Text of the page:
Capital punishment was a legal penalty in the Soviet Union for most of the country's existence. The claimed legal basis for capital punishment was Article 22 of the Fundamental Principles of Criminal Legislation, which stated that the death penalty was permitted "as an exceptional measure of punishment, until its complete abolition".[1]

According to Western estimates, in the early 1980s Soviet courts passed around 2,000 death sentences every year, of which two-thirds were commuted to prison terms.[2] A 1991 Helsinki Watch report stated that in January of that year the Soviet Union for the first time published capital punishment data. It was disclosed that, in 1990, 445 individuals were given the death sentence, 195 people were executed and 29 death sentences were commuted. Execution took the form of a gunshot to the back of the head.[3] The death penalty was not applied to minors or pregnant women.[4]


During the Second All-Russian Congress of Soviets of Workers' and Soldiers' Deputies in November 1917, the government of Soviet Russia decreed the abolition of death penalty. Later in February 1918, death penalty was reinstated. Hangings and shootings were very extensively employed by the Bolsheviks as part of their Red Terror.[5]

The first person to be sentenced to death by a Soviet court was Alexey Schastny, Admiral of the Baltic Fleet, on 21 June 1918.[2] Conditional death sentences also occurred in the early 1920s.[4] Decrees issued in 1922, 1923 and 1933 provided police with the right to carry out summary executions, but they were repealed in 1959.[4] Capital punishment was abolished on 26 May 1947, but was reinstated in 1950.[6] Capital punishment was extended to cases of aggravated murder in 1954.[4]

Capital crimes

In addition to crimes such as treason, espionage, terrorism and murder, capital punishment was imposed for economic crimes, such as "the pilfering of state or public property in especially large amounts".[7] The hijacking of a plane became a capital crime in 1973.[8]

Economic crimes

Capital punishment for crimes against state and public property was reintroduced in 1961.[9] During the same year, two foreign currency traders, Rokotov and Faibishenko, were retroactively sentenced to death and executed.[10] By 1987, over 6,000 people had been executed for committing an economic crime.[9] The death penalty was generally applied if the crime involved sums exceeding about 10,000 rubles, though there was no fixed threshold.[9]

Several officials were executed for economic crimes as part of Yuri Andropov's anti-corruption campaign.[11] Vladimir I. Rytov, a deputy Minister of Fisheries, was executed in 1982 for smuggling millions of dollars worth of caviar to the West.[12] The director of Gastronom 1, one of Moscow's most prominent gourmet food stores, was executed in 1984 for corruption.[13] The chairman of Technopromexport was executed in 1984 for "systematically taking big bribes".[11] Berta Borodkina, head of the restaurants and canteens department in Gelendzhik, was sentenced to death for receiving $758,500 in bribes.[14][15][16]

In 1964 The New York Times noted that "60 percent of the 160 persons executed for economic crimes since 1961 were Jews."[17]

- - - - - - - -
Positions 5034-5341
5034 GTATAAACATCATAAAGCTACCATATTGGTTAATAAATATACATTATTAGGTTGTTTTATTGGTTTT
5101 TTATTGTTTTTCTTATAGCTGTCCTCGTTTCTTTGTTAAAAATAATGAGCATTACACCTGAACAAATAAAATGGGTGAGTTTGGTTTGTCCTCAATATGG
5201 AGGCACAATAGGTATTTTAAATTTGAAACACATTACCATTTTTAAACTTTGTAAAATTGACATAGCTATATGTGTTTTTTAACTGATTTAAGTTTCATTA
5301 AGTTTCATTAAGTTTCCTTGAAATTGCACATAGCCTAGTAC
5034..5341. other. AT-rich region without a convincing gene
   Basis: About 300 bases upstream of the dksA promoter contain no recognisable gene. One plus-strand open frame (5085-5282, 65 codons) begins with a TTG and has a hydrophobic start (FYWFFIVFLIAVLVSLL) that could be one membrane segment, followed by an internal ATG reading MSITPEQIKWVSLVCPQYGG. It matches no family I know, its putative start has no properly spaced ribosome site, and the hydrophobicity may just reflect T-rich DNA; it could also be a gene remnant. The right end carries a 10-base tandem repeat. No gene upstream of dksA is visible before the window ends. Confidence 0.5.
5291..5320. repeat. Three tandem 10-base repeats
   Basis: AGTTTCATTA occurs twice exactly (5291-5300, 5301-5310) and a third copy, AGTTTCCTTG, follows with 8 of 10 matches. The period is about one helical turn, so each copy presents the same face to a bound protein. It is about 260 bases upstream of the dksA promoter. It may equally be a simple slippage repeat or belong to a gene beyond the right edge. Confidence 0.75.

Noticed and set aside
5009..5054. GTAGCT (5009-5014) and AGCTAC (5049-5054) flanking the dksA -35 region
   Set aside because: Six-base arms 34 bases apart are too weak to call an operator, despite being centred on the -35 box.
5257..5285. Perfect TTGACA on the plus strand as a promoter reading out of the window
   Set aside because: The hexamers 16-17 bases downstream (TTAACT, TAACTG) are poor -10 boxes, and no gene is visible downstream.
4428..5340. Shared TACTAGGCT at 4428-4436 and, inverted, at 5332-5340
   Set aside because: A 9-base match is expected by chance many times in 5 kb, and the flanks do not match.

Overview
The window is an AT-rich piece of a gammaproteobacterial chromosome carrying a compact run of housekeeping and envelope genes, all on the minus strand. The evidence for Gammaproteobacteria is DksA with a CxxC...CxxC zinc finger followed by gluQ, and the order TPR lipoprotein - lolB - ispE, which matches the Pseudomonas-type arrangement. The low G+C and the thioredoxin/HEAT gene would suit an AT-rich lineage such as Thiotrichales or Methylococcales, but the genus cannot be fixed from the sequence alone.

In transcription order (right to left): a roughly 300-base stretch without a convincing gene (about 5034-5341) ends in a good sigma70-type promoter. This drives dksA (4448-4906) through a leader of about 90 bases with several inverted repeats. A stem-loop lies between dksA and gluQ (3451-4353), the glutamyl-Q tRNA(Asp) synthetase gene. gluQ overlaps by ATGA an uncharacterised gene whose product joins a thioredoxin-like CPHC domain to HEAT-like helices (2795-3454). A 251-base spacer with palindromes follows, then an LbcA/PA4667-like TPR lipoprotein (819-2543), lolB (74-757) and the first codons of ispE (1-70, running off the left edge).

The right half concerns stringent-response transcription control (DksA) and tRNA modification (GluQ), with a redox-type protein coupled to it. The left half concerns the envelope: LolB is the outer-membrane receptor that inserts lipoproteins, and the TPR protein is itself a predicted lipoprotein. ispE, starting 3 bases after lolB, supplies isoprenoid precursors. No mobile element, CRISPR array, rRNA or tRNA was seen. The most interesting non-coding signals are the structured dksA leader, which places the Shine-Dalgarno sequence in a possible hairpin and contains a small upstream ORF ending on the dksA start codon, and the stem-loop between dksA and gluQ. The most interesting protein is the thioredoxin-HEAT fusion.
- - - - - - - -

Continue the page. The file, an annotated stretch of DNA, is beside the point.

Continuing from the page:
See also


  1. ^ Ioffe, O. Olimpiad Solomonovich; Janis, Mark Weston (1987). Soviet Law and Economy. Martinus Nijhoff Publishers. ISBN 9024732654.
  2. ^ a b Schmemann, Serge (August 3, 1983). "In Soviet, The Death Penalty Persists Without Any Debate". New York Times. Retrieved October 1, 2018.
  3. ^ Kushen, Robert; Schwartz, Herman; Mikva, Abner (1991). Prison Conditions in the Soviet Union. Helsinki Watch. p. 29. ISBN 1-56432-049-9.
  4. ^ a b c d van den Berg, Ger P. (April 1983). "The Soviet Union and the death penalty". Soviet Studies. 35 (2): 154–174. doi:10.1080/09668138308411469.
  5. ^ Red Terror at 100: What Was Behind a Vicious Soviet Strategy
  6. ^ Magnusdottir, Rosa (2010). "Review of Hilger, Andreas, "Tod den Spionen!": Todesurteile sowjetischer Gerichte in der SBZ/DDR und in der Sowjetunion bis 1953". H-Net. Retrieved October 1, 2018.
  7. ^ Clark, William A. (2016). Crime and Punishment in Soviet Officialdom: Combating Corruption in the Soviet Elite, 1965-90: Combating Corruption in the Soviet Elite, 1965-90. Routledge. ISBN 9781315486635.
  8. ^ "At Least Seven Die In Shootout After Hijacking Of A Soviet Plane". The New York Times. November 23, 1983. Retrieved October 1, 2018.
  9. ^ a b c Kline, George L. (May 1987). "Capital Punishment For Crimes Against State And Public Property In The Soviet Union Today" (PDF). National Council For Soviet And East European Research. Retrieved October 1, 2018.
  10. ^ Sakharov, Andrei D. (February 9, 1978). "The Death Penalty". The New York Review of Books. Retrieved October 18, 2018.
  11. ^ a b "2 High Soviet Officials Are Executed For Graft". The New York Times. January 14, 1984. Retrieved October 1, 2018.
  12. ^ Chazanov, Mathis (April 27, 1982). "Soviets reports execution in caviar scandal". UPI. Retrieved October 1, 2018.
  13. ^ Mydans, Seth (August 5, 1984). "Soviet Millionaire's Path To The Firing Squad". New York Times. Retrieved October 1, 2018.
  14. ^ "Two soldiers and two civilian defense arms experts were..." UPI. April 26, 1984. Retrieved October 1, 2018.
  15. ^ "Graft and Embezzlement,-Most Persistent Crimes in Soviet, Continue to Plague the Economy". The New York Times. April 13, 1976. Retrieved November 13, 2022.
  16. ^ Henry Kamm (October 4, 1967). "Blue Scarf Gang in Soviet Shows Business Sense; Izvestia Traces Success of Group in Azerbaijan to Its Satisfied Customers". The New York Times.
  17. ^ "KROKODIL COMMENTS ON "ECONOMIC CRIME"; Russia Has 'Socialist Crime,' Too". The New York Times. April 5, 1964. Retrieved November 10, 2022.